Viruses are only one type of malware that can harm your computer. In fact viruses have taken a backseat to the various "wares" that can infect your computer. Spyware (software used to steal your passwords and personal information), Adware (software that infects your computer turning normal web pages into advertisement billboards) and Scareware (software installed that tries to scare you into buying additional software to remove imaginary viruses) are all used to achieve one simple goal - Make money. This quest for money has far outpaced the desire to destroy or steal information. Where viruses used to infect and wipe out computer hard drives now the other "wares" want your computer to run so that they can sell you software you don't need, click on links to products you didn't want, and find credit card information to sell to the highest bidder.
The problem, besides the most obvious monetary issue, is that the also can slow down your computer tremendously. Once one "ware" is installed, it usually opens doors to many others. We have personally seen computer loaded with hundreds of spywares and adwaresand once they were removed, the computer ran like brand new.
Below is a list of software that we recommend*:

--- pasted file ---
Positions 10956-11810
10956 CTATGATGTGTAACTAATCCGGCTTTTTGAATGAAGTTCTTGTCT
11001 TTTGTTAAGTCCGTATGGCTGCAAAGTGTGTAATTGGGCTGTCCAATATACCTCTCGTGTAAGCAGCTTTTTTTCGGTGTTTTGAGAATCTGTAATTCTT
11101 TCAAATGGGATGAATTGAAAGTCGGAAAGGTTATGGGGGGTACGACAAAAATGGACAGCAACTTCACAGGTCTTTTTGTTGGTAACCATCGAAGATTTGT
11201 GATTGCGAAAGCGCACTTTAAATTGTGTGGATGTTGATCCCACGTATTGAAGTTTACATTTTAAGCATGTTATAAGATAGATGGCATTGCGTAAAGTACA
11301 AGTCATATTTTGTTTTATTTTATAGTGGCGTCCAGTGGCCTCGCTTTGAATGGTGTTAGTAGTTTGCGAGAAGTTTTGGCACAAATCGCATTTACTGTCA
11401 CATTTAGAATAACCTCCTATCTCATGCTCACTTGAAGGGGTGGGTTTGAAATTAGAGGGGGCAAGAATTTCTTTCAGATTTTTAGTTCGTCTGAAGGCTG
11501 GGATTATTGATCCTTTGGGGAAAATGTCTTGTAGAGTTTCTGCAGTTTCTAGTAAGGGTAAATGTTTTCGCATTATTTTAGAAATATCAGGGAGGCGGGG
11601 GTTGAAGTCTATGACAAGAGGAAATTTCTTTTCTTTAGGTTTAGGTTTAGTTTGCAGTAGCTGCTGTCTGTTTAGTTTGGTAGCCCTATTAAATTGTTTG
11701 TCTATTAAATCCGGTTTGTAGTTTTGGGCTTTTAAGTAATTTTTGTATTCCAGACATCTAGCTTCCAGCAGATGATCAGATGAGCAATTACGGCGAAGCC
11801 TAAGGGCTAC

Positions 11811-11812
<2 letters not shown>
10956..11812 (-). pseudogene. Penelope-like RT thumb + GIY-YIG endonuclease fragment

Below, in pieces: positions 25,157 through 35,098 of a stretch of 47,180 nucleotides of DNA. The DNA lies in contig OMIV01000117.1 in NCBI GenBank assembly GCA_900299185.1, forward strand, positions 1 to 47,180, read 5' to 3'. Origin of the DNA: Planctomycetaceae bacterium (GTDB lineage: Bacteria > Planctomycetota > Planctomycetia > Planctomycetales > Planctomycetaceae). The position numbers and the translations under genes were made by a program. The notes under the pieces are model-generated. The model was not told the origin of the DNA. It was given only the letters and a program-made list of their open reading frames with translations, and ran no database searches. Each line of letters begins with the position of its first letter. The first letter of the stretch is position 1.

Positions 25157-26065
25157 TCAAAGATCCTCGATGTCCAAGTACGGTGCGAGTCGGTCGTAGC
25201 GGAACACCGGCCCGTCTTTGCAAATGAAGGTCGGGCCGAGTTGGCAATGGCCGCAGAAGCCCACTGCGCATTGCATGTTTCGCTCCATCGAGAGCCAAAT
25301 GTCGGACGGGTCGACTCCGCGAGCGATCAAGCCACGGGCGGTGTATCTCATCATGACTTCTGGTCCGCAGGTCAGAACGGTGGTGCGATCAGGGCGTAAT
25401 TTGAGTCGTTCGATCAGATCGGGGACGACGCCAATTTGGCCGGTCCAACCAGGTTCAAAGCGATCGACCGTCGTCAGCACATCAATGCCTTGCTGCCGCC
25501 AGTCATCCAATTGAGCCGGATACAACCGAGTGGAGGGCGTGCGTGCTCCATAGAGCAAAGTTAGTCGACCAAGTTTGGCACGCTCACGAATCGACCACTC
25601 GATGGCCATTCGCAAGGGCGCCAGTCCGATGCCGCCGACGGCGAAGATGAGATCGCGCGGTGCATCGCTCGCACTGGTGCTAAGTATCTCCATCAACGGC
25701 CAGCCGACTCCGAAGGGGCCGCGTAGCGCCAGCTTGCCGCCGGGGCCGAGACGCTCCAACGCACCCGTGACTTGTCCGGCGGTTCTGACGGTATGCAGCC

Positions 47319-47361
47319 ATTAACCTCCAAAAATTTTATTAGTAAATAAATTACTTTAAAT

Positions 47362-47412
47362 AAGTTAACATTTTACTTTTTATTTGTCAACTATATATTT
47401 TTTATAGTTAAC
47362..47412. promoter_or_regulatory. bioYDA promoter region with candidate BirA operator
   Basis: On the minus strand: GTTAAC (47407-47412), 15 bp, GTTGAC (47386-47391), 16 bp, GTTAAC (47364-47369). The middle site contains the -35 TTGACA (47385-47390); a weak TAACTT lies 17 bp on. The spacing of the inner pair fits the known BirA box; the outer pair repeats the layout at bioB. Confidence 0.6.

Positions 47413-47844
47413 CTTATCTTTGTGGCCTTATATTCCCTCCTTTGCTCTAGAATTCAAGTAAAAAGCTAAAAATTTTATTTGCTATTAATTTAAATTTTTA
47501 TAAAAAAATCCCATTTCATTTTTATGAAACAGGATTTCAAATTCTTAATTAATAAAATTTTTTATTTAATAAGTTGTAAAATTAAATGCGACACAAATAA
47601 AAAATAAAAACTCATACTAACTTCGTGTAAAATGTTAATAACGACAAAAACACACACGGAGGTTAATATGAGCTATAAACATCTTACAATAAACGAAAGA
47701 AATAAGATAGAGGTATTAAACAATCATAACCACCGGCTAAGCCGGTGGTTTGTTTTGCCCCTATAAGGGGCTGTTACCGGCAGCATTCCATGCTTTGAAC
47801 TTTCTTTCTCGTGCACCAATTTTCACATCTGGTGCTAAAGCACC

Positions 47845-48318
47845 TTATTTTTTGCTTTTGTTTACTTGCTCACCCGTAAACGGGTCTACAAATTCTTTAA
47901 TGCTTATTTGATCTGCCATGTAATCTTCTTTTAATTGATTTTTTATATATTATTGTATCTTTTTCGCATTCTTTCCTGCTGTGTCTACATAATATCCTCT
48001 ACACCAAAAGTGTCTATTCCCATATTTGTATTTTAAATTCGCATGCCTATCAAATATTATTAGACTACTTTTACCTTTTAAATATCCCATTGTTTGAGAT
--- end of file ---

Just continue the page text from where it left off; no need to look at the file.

- Windows Defender - (now part of Microsoft's Security Essentials) features Real-Time Protection, a monitoring system that recommends actions against spyware when it's detected and minimizes interruptions and helps you stay productive.
- MalwareBytes - Now offering 4 year Premium account for $7 to students. See this page for additional details
What can I do to prevent this?
- Always make sure your antivirus and anti-malware software on your machine is up-to-date and perform regular system scans.
- Make sure your computer and software are up-to-date with the latest updates and patches. These updates can prevent malware from exploiting any system or software vulnerabilities that could’ve easily been patched.
- Don’t open unexpected email attachments and be sure to scan any attachments you do decide to download BEFORE opening them. A good rule of thumb is "If you didn't ask for it, then ask why they sent it."
- Exercise caution when following links to suspicious websites or content – especially if they’re found on social networking sites as they’re often a breeding ground for malware.
- Avoid using pirated software as evil doers have been known to lace them with malware.
Make sure you back up your computer – and do it often! You just never know.
And always remember that RRU and Computer Services will NEVER ask for your password in an email. Contact us directly by phone if you are ever suspicious of an email from us.
*RRU does not endorse nor support the 3rd party applications listed above. The apps and software listed above are suggestions only and should be used at your own discretion.